Could snoring be a sign of a more serious health problem?

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A. Most children seldom snore, so loud and regular snoring is unusual in otherwise healthy children. It could be a sign of a respiratory infection, a stuffy nose or allergies. It could also be a symptom of the potentially serious condition obstructive sleep apnea (OSA), which occurs when children’s throat muscles relax too much during sleep and block the airway, causing an extended pause in breathing. The brain then alerts the body, causing the child to gasp or snort. The child must wake up to begin breathing again. This may cause your child to lose sleep, be tired during the day and have behavior problems including difficulties at school. OSA may be related to obesity, allergies, asthma, gastroesophageal reflux disease or other conditions. The most common physical cause is enlarged adenoids and tonsils. Having the adenoids and/or tonsils removed can effectively treat the disorder. If you have concerns about your child’s snoring or possible OSA, contact your child’s pediatrician.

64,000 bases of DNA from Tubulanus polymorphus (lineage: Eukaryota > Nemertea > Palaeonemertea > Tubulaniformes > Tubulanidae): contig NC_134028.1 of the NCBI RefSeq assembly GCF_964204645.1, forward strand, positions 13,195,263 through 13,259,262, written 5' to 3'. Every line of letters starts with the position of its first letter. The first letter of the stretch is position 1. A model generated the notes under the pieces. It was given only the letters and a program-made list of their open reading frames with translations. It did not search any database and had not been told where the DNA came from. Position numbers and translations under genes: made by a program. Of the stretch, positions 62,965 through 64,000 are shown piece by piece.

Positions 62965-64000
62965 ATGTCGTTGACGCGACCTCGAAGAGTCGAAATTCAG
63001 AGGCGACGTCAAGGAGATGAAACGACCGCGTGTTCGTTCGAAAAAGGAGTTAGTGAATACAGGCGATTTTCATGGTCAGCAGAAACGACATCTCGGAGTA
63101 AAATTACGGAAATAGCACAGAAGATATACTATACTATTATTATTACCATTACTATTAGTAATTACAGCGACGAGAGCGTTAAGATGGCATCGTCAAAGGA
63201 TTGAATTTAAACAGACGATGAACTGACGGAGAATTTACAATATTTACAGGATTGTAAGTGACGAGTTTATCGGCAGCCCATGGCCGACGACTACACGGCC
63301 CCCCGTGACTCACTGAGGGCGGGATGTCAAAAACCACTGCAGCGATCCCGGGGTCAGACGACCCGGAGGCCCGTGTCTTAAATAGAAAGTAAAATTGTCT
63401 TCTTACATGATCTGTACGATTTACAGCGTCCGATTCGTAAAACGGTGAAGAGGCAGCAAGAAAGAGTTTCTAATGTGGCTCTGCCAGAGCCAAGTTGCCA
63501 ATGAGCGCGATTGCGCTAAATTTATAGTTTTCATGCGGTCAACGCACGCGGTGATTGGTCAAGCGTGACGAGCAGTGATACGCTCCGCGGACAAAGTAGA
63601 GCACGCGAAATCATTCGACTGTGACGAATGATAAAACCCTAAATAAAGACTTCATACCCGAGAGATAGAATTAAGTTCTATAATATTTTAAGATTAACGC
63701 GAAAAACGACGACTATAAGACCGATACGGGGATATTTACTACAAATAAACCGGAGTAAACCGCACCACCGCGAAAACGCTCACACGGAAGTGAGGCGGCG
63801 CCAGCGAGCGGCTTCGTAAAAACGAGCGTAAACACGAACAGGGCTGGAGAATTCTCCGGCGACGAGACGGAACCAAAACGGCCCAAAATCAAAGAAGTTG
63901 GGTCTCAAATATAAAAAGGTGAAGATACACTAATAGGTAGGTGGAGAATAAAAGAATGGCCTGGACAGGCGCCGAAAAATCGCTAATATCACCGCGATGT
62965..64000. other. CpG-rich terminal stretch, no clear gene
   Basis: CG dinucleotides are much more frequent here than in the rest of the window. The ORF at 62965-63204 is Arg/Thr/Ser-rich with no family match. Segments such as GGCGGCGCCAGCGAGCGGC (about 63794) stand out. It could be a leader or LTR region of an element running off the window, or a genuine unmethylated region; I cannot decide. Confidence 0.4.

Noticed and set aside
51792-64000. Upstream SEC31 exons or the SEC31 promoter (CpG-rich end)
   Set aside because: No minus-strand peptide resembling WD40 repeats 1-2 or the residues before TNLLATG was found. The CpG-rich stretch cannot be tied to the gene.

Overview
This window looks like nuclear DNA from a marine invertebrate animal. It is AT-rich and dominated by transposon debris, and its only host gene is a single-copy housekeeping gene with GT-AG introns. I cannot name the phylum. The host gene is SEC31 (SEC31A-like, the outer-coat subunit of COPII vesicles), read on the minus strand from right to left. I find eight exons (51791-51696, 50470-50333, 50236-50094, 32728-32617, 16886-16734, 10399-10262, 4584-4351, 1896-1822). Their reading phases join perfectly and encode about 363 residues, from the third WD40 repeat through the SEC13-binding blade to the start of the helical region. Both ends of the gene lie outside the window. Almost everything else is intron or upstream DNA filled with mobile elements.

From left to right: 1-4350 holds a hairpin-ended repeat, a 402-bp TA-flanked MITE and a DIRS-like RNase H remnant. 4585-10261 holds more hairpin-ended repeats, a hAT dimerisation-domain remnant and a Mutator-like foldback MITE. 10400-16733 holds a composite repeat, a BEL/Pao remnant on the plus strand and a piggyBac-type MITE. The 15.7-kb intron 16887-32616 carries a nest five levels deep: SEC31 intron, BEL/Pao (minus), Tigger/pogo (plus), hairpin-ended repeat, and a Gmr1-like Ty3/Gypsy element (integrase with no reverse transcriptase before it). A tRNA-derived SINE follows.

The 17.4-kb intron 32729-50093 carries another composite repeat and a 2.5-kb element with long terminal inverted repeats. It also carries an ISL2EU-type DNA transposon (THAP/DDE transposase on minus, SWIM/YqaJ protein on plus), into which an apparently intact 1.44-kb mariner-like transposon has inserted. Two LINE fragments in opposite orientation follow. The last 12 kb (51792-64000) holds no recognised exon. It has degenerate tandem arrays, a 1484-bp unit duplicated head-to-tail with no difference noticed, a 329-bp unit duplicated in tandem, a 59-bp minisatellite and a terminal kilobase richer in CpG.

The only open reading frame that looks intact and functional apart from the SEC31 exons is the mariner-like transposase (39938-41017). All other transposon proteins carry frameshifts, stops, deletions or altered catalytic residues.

Ngoc-Diep T. Nguyen, MD
Charlotte Pediatric Clinic-Steele Creek

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